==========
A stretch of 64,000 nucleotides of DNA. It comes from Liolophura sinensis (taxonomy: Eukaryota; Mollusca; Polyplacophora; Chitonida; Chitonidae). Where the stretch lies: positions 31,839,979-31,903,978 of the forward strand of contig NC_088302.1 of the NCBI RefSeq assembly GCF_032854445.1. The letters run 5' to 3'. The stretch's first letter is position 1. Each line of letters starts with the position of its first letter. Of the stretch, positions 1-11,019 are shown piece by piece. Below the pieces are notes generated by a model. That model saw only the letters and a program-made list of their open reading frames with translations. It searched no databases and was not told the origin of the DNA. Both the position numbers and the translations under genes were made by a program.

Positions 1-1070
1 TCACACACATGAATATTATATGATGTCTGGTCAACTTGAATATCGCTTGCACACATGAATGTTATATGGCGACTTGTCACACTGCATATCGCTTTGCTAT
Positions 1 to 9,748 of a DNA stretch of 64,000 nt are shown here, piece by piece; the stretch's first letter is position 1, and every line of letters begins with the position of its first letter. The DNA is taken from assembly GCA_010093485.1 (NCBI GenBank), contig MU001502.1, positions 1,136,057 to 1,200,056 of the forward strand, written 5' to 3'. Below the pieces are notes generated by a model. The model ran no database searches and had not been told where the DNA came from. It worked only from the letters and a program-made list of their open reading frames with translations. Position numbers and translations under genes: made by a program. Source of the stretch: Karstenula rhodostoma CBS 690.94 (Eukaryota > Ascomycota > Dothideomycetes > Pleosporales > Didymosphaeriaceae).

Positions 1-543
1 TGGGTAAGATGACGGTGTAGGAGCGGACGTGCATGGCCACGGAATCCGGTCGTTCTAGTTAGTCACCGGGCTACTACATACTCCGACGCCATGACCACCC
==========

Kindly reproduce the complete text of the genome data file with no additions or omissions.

A stretch of 64,000 nucleotides of DNA. It comes from Liolophura sinensis (taxonomy: Eukaryota; Mollusca; Polyplacophora; Chitonida; Chitonidae). Where the stretch lies: positions 31,839,979-31,903,978 of the forward strand of contig NC_088302.1 of the NCBI RefSeq assembly GCF_032854445.1. The letters run 5' to 3'. The stretch's first letter is position 1. Each line of letters starts with the position of its first letter. Of the stretch, positions 1-11,019 are shown piece by piece. Below the pieces are notes generated by a model. That model saw only the letters and a program-made list of their open reading frames with translations. It searched no databases and was not told the origin of the DNA. Both the position numbers and the translations under genes were made by a program.

Positions 1-1070
1 TCACACACATGAATATTATATGATGTCTGGTCAACTTGAATATCGCTTGCACACATGAATGTTATATGGCGACTTGTCACACTGCATATCGCTTTGCTAT
Positions 1 to 9,748 of a DNA stretch of 64,000 nt are shown here, piece by piece; the stretch's first letter is position 1, and every line of letters begins with the position of its first letter. The DNA is taken from assembly GCA_010093485.1 (NCBI GenBank), contig MU001502.1, positions 1,136,057 to 1,200,056 of the forward strand, written 5' to 3'. Below the pieces are notes generated by a model. The model ran no database searches and had not been told where the DNA came from. It worked only from the letters and a program-made list of their open reading frames with translations. Position numbers and translations under genes: made by a program. Source of the stretch: Karstenula rhodostoma CBS 690.94 (Eukaryota > Ascomycota > Dothideomycetes > Pleosporales > Didymosphaeriaceae).

Positions 1-543
1 TGGGTAAGATGACGGTGTAGGAGCGGACGTGCATGGCCACGGAATCCGGTCGTTCTAGTTAGTCACCGGGCTACTACATACTCCGACGCCATGACCACCC